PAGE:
Equally impressive is the building envelope, shaped in an ell around the courtyard so as not to create a massive front façade, leaving expansive windows and terraces to open at the back. Fifield’s design connects the home’s widest elevation to its most beautiful vista—the waterfront—while providing an arrival space that is both welcoming and sheltered. The soft grays of Connecticut fieldstone used for the visible walls, gravel driveway, cobbled courtyard and flagstone pathways harmonize beautifully with the cedar sheathing, which is gently weathering.
Since husband and wife possess an irrepressible collecting bug, each had a need for space to merge and display a trove of finds collected over a lifetime—his, hers and theirs. She, a daughter and granddaughter of collectors, has sought out folk art and furnishings; her husband has an eclectic assemblage: books, paintings of many vintages, Delft ceramics, Chinese porcelain.
Although the house has the presence and character of a structure many decades its senior, Fifield crafted interior architectural details that are comparatively spare and simplified—an ideal backdrop for displaying objects and furnishings to their best advantage. While wall space was necessary, Fifield designed passages between the public rooms on diagonals, resulting in view corridors that capture the light and the panorama of the Long Island Sound in every room. Between its seaside surroundings—the Stamford lighthouse is just one lovely view—and the art and antiques, one could spend hours here, just looking.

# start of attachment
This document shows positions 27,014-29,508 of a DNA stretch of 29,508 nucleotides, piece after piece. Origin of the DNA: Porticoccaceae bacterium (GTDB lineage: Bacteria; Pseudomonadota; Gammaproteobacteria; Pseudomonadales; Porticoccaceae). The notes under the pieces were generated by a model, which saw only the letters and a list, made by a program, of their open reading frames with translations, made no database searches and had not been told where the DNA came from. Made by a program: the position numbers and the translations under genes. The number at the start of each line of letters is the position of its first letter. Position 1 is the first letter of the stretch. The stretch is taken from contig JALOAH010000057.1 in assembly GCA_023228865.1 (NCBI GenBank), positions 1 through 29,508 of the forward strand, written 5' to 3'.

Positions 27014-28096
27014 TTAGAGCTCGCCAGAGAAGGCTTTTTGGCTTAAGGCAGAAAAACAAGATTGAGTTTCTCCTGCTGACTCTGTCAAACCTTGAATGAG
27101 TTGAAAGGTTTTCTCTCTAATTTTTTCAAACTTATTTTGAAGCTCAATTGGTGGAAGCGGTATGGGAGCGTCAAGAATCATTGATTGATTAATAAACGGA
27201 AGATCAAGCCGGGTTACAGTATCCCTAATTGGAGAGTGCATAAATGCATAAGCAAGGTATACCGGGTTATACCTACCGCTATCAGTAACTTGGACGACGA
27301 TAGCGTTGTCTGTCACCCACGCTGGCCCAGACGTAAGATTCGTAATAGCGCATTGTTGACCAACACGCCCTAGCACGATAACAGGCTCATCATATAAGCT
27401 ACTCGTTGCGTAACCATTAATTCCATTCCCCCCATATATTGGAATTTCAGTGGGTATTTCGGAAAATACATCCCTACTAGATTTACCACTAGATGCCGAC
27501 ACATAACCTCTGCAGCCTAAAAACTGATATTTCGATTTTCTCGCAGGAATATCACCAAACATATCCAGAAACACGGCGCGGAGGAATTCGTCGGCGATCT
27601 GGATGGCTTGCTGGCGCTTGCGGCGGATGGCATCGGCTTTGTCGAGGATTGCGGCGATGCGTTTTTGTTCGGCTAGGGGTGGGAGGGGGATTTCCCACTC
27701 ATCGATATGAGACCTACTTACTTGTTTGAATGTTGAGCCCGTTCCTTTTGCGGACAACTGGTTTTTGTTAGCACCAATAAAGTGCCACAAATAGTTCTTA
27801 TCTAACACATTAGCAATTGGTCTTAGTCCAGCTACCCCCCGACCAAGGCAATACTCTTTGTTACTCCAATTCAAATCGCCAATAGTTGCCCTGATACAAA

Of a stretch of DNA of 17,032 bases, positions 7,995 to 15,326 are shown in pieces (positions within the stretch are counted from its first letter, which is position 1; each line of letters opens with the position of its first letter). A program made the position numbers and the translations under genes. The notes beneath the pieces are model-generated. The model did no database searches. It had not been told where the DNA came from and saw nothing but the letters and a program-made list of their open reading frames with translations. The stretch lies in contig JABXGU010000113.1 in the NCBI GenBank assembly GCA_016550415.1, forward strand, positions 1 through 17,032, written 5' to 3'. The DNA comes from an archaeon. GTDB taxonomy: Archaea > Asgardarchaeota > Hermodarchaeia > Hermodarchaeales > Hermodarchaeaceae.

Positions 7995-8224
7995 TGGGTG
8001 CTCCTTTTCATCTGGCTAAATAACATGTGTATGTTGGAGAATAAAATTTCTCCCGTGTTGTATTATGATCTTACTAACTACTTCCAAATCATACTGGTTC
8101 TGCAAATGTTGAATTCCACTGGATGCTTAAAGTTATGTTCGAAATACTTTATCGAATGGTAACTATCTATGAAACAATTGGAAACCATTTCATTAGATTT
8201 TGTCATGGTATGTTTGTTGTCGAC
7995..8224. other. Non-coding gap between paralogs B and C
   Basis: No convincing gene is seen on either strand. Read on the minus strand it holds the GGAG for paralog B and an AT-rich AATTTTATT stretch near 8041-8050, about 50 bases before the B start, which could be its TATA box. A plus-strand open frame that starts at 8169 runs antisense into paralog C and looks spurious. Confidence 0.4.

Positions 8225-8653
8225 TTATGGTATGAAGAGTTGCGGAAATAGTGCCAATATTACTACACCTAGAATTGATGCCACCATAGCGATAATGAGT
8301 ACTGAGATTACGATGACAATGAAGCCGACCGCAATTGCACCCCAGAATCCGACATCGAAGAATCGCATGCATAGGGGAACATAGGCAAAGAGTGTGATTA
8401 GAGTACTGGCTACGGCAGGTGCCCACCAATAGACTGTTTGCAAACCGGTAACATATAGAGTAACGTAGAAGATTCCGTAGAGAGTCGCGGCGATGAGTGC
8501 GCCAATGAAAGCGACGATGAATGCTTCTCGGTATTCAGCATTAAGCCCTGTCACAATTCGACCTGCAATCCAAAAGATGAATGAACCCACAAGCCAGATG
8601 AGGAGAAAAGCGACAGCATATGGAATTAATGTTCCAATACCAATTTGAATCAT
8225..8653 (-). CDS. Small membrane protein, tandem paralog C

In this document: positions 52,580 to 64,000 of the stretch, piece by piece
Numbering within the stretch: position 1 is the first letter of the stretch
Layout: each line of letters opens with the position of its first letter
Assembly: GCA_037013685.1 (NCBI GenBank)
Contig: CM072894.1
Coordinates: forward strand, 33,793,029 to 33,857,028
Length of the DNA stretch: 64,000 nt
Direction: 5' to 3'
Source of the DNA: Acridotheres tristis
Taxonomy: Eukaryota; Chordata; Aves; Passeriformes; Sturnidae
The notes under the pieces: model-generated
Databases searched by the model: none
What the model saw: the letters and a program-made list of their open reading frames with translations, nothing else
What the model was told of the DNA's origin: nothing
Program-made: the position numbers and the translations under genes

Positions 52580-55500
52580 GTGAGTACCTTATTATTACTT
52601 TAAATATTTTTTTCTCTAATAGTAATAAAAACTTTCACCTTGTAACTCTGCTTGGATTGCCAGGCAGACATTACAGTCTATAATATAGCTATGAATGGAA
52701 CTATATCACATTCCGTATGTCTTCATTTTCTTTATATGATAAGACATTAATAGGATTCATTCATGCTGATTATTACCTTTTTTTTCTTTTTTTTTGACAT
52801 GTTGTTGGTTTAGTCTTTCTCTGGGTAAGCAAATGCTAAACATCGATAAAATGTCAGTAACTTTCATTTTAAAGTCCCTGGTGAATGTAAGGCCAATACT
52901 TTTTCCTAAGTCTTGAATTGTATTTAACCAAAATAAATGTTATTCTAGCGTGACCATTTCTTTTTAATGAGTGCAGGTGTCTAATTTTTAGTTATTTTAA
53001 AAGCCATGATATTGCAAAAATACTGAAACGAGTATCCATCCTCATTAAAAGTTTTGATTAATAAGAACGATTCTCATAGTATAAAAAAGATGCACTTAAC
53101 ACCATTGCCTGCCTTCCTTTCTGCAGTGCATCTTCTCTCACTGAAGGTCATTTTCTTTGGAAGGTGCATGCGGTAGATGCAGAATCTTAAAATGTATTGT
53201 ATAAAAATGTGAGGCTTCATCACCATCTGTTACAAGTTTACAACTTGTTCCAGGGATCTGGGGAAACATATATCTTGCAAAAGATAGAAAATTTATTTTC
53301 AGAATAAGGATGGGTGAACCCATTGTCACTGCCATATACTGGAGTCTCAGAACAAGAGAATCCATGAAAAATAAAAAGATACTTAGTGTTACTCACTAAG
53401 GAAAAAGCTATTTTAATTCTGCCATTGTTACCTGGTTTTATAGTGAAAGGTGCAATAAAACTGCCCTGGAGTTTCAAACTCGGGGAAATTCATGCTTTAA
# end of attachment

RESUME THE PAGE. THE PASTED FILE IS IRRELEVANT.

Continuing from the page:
In just one corner of the living room, built-in arched, open cabinets display a good roundup of his and hers ceramics and other small pieces, including two Delft bulls; her grandparents had a herd that was shared with other members of the family. A series of blue-and-white Chinese export porcelain bowls—his—lines the mantel. Above it is a grand example of her “woolies,” nineteenth-century needlework pictures that were made by sailors, or by their wives waiting at home. “When I was a young married woman, looking for some art for the walls, I discovered woolies at an antiques shop in Manhattan,” says the wife. “They were inexpensive but very attractive. It was the start of a long relationship with these pieces.” She estimates that her collection now numbers in the dozens. It is like that in this home. One can look at the sea, and then enjoy examining a small treasure that always has a story.
However, the house is much more than a gallery of beautiful things; it is a comfortable and tranquil home base for the couple and their family. Built into the structure are modern systems that will easily propel its tenure through the twenty-first century. The house is warmed and cooled by a ground-source well and pump, and portions of a fifteen-kilowatt solar array arranged on the home’s south-facing roofs can be glimpsed from the family quarters upstairs. Not only do these innovative systems provide an economical energy source for operating the house, several of the array’s panels are employed as a partly translucent roof for the pool house patio that faces the water. “We thought it would look great as a stand-alone roof in that spot, and it does,” she says.
Architect: John Fifield, Fifield Piaker Elman Architects, PC, Westport, 203-222-5600, fpe-architects.com
Landscape Architect: Diane Devore, Devore Associates Landscape Architects, Fairfield, 203-256-8950 devoreassoc.com
Builder: Paul Tallman, Tallman Building Company Inc., Southport, 203-254-3055, tallmanbuilding.com